I put together the order for Diamond/Sea-Glaze for the windows and New Found Metals for the portholes. The pictures above are of the white poster-board taped inside the windows, ready to be traced and sent in to be built. I thought the boat looked very interesting like this, without the visual distraction of looking through the openings. I decided to order the smaller 5″ ports (discussed a few posts ago).
I printed up a bunch of order sheets and spray-glued one onto each tracing. Better safe than sorry on a multi-thousand dollar order! This is the front center window. It’s hinged at the top to swing open. All the others are fixed (style D5 if you care :-)). Sure is a lot of glazing for such a dinky boat.
I finally primed the whole cabin yesterday. This makes me very happy 🙂 I could have spent another weekend or two filling and sanding, but I need to keep telling myself that this isn’t a piece of furniture, it’s a tool that will get banged up and abused, and a fine finish is not necessary. Getting the thing in the water before summer is the priority!
I’m in the process of ordering the portholes and the main windows now. About $4500 for the lot of them. This should be the last big expense before the motor and electronics.
Trying to decide on the porthole size and placement…
- I’m mostly concerned with aesthetics – are they in proportion to the size of the boat and cabin? Are they the right height and location fore and aft?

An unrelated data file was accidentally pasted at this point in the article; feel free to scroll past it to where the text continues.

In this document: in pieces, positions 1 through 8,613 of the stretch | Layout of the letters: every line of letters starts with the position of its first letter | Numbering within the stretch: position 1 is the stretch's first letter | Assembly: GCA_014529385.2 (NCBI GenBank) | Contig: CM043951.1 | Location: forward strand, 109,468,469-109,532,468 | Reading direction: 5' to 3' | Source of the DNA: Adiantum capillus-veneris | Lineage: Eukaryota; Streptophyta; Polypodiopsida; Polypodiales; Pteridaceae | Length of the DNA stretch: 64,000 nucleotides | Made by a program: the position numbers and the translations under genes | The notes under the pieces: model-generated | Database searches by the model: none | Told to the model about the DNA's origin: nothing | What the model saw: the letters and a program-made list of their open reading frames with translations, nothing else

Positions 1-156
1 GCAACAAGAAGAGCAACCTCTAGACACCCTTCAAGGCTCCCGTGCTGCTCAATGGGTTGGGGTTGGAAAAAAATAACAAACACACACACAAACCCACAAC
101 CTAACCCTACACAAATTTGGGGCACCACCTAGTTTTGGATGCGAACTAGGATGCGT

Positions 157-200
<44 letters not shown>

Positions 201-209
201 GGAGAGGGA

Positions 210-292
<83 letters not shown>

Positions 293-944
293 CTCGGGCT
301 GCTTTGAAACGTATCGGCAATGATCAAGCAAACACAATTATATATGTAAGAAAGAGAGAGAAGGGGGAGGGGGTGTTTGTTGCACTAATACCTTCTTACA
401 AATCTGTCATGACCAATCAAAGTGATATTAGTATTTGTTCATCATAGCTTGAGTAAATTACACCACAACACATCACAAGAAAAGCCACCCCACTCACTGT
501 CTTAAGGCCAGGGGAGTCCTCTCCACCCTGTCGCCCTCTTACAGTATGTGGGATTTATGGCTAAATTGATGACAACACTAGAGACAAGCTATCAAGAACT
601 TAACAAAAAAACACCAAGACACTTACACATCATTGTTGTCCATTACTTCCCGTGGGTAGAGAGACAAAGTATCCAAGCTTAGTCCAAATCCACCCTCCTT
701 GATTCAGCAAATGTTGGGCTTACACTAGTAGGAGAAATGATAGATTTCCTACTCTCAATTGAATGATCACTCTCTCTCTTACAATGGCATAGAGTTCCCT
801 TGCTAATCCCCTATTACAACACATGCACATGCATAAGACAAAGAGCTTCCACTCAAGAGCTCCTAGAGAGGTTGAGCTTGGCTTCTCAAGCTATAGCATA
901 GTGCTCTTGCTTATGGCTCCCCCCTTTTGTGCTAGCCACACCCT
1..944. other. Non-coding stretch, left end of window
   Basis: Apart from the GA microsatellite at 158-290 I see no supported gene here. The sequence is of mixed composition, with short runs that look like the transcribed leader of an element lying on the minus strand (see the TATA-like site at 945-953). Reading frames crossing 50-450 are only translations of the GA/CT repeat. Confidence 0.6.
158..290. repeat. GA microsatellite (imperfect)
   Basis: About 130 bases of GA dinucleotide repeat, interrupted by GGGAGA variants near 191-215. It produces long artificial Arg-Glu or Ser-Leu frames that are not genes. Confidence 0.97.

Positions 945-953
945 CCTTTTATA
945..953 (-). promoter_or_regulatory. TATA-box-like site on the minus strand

- Relative strength is not a concern – these are very heavy ports
- Larger ones will make the cabin brighter and add more ventilation, but also make it less private, and the opening parts will be heavier and more obtrusive over the bed
- Pictures of a bunch of tugboats with round portholes, for comparison
I think they’re placed a little too high in this picture.
I’ve spent the last few weekends finishing the pilothouse top and the new sliding door framework. It’s about ready to be primed and painted. At the same time, I added a new Port-side scupper because water pooled a bit when I washed the cabin. I’d hoped it would all run back to the stern scuppers, but it’s about 3/8 of an inch lower at that point. It looks just like the Starboard scupper, only a few feet further aft. I also cut openings for vents into the lockers fore and aft. Other than filling and finish sanding, I’m approaching completion on the outside of the cabin. I really want to get this finished and start working inside the cabin!
I got a Fein Multimaster for Yule, and I’ve been using it heavily, especially for sanding inside corners where nothing else worked well. It’s a great (and expensive) tool – thanks Meryll!
(Edited 1/2/2008 to use the cleaned-up pictures. I used Paint.net to smooth the lines.)
Here’s the boat with Kirby paint colors. I like the top one best so far. Maybe a little brighter than my final choices, but very pretty to my eye.
…and a matching Coot burgee!